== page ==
Indigenous Ambassador James Egan talks about
Caulfield Grammar’s journey towards reconciliation

James Egan is Chair of Caulfield Grammar Schools Reconciliation Action Plan (RAP) working group, Indigenous Ambassador and Elder. A Grammarian with two Grammarian sons, James was also Head Coach of Cricket at Caulfield Grammar for 12 years. Outside of the School, he also works for Victoria Police.

Here, James talks about Caulfield Grammar’s journey towards reconciliation. 

At Caulfield Grammar, we are committed to the reconciliation process. Reconciliation Australia’s Narragunnawali: Reconciliation in Education program supports Australian schools and early learning services to develop environments that foster a high level of knowledge and pride in Aboriginal and Torres Strait Islander histories, cultures and contributions. Having a RAP in place at the School makes it a formal agreement and sets out a number of commitments to achieve over a set period.  

As Chair of the RAP working group, I’ve been proud to work with the committee that has looked at the process from its infancy; from preparing the first RAP to choosing actions that involve different areas of the School and then assessing the School’s ability to complete those actions. My role helps bring the plan together, have it signed off by Reconciliation Australia, and promote its significance in the wider School community. The process from there is to be a part of the program that encourages staff and students to get on board and achieve the initiatives we’ve set out for each period of the plan. Our first RAP spans 2022–23, but we will review and resubmit each year as part of a continuous and ongoing journey. 

Caulfield Grammar School is already achieving a lot of the things in the RAP. In addition to classroom teachings right across the School, a group of staff called the ‘CGSMob’ meet regularly to plan and assist in activities and events (e.g. Reconciliation Week). YJ Campus has been incorporating Indigenous education and learning programs for more than 20 years, and the move into the NT – all form part of the actions that contribute to the RAP. 

While the School is already doing a lot, there is more that can be done. It’s really a process of education. I challenge staff to educate themselves as best they can so that they become the champions of this cause. And I encourage all staff to do their own planning for how they think they can contribute to achieving the goals of the RAP. The more educated teaching staff are, the more it will flow to the students.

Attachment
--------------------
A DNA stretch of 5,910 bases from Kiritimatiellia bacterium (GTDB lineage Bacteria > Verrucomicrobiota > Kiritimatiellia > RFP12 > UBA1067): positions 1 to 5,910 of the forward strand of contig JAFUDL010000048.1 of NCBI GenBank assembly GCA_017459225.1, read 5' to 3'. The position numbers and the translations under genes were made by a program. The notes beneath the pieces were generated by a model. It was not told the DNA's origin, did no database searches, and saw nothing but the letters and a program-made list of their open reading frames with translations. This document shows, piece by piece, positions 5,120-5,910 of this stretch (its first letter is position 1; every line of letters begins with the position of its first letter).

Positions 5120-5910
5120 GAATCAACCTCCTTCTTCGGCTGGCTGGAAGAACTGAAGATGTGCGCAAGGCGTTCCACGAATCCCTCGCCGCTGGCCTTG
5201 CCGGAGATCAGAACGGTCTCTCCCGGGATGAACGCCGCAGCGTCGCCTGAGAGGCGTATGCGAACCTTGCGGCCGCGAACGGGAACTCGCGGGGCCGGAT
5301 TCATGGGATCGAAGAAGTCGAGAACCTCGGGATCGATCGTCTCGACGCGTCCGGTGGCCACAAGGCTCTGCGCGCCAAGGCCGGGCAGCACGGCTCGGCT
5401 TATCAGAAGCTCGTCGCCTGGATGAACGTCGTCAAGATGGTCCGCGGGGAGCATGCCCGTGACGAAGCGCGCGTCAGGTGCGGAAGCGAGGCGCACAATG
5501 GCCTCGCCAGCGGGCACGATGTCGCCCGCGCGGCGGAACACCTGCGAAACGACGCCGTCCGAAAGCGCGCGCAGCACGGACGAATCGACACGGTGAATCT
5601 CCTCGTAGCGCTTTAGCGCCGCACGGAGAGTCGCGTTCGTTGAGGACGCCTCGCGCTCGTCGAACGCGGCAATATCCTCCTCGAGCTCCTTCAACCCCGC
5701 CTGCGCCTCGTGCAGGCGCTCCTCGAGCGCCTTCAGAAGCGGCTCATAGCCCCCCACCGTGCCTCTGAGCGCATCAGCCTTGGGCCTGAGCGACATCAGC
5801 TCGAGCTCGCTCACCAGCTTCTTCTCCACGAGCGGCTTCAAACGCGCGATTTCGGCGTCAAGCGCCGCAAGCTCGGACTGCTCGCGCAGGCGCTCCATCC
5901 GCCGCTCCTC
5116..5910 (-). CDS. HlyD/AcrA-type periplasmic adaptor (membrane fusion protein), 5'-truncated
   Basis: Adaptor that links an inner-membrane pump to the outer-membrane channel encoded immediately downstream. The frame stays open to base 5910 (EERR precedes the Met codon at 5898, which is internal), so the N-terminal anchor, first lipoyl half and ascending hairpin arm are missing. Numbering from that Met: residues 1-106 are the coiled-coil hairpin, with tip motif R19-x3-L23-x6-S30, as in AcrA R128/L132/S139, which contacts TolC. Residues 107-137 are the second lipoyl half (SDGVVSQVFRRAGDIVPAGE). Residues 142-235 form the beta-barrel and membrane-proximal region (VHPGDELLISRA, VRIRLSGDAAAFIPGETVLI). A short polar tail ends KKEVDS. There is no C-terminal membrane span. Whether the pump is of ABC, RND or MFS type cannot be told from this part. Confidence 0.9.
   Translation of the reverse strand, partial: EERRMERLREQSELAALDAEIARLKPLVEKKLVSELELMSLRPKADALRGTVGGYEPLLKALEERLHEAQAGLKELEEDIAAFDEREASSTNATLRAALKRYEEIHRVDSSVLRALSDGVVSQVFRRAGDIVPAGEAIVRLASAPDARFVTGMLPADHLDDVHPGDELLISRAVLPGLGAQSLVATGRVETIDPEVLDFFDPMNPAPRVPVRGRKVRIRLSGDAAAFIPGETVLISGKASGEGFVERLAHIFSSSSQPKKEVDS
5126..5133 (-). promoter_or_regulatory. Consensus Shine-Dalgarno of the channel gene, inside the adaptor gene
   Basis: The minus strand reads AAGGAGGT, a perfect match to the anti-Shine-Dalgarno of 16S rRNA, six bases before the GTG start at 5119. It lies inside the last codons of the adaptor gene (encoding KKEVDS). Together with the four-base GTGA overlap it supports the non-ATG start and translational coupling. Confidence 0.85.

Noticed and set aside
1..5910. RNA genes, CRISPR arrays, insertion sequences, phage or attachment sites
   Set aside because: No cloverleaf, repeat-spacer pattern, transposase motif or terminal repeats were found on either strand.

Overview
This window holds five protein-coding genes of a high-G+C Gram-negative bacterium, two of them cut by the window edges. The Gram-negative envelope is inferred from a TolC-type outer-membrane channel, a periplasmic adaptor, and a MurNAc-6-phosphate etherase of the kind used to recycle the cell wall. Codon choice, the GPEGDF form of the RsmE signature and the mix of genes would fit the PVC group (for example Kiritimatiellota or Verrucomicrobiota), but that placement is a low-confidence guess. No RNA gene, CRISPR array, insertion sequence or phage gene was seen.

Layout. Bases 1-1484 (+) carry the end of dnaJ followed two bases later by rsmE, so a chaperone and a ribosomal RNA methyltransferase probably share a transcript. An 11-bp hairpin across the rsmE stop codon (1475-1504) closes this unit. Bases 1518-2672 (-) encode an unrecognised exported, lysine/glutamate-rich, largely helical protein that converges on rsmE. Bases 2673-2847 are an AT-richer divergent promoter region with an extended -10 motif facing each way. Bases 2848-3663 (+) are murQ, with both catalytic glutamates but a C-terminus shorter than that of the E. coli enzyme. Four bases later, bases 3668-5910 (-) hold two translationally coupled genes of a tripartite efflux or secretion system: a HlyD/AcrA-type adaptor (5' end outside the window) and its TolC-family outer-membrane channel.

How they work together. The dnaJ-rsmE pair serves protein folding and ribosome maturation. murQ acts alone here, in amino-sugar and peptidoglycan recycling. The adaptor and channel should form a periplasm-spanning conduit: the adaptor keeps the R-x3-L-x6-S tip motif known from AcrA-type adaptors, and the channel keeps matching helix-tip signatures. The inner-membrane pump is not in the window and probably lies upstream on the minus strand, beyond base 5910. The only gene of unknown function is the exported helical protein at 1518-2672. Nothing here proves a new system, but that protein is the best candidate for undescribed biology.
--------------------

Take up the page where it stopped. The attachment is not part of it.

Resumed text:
In my eyes, true reconciliation and true change will come through the next generations and through our kids. 

The School comfortably acknowledges it is a very influential body with significant influence in communities. By offering opportunities to Indigenous students, this then expands into their families, into wider families and then into their communities. That’s the School’s footprint, spreading further and further. With the School’s Indigenous Scholarship program, Caulfield Grammar is offering fantastic opportunities. We have eight students now that have graduated and seven more currently in the Scholarship program.  

The School doesn’t do it to be patted on the back. It’s about the students and their extended families – parents and grandparents – all being influenced. The School is educating the whole community. And that’s important. 

The ‘truth journey’ is part of this education and is about unlocking the doors that history has been hidden behind, so that the wider community is much better educated about the true history of this country. Once that acknowledgement occurs, we can start to move forward as a joint community.  

But don’t just talk about it; actually walk the journey. There are so many things the School is already involved in and can extend further to become more immersed in. Events across metropolitan Melbourne through NAIDOC week, for example. Every time there is a significant event in our community, it’s an opportunity for individuals to immerse themselves in that space just a little bit more. And each time you do, you’ll learn a little bit more.  

Step into the space knowing you’ll meet like-minded people in my community who want to educate the world about our culture, that’s been hidden away for so long and has been heavily impacted by the colonisation process. 

Be confident to want to know more – in your ability to approach people and start conversations. You might be corrected but you’ll never be criticised, because you’re making the effort to learn more. It will get to the point where you’re no longer learning, you’re teaching. When that happens, everything we’d hope to achieve by the RAP will actually self-generate through all of the good work being done.  

Certainly in the last decade there has been considerable change within the wider community from where it was, but there still needs to be change going forward. Through education and through the makers of future change – our kids – I think the relationship will continue to get stronger. What I would like to see in my lifetime is a country that celebrates the oldest living culture in the world – and that culture exists within the Australian community.  

I’m looking forward to the day we get every person in this country speaking proudly of our whole history – not just 230 years’ worth – recognising and celebrating it. With what I’ve seen celebrated across the world, we have so much more worth celebrating. 

But I would encourage everyone to take that first step. And once you’ve taken that step, keep walking forward.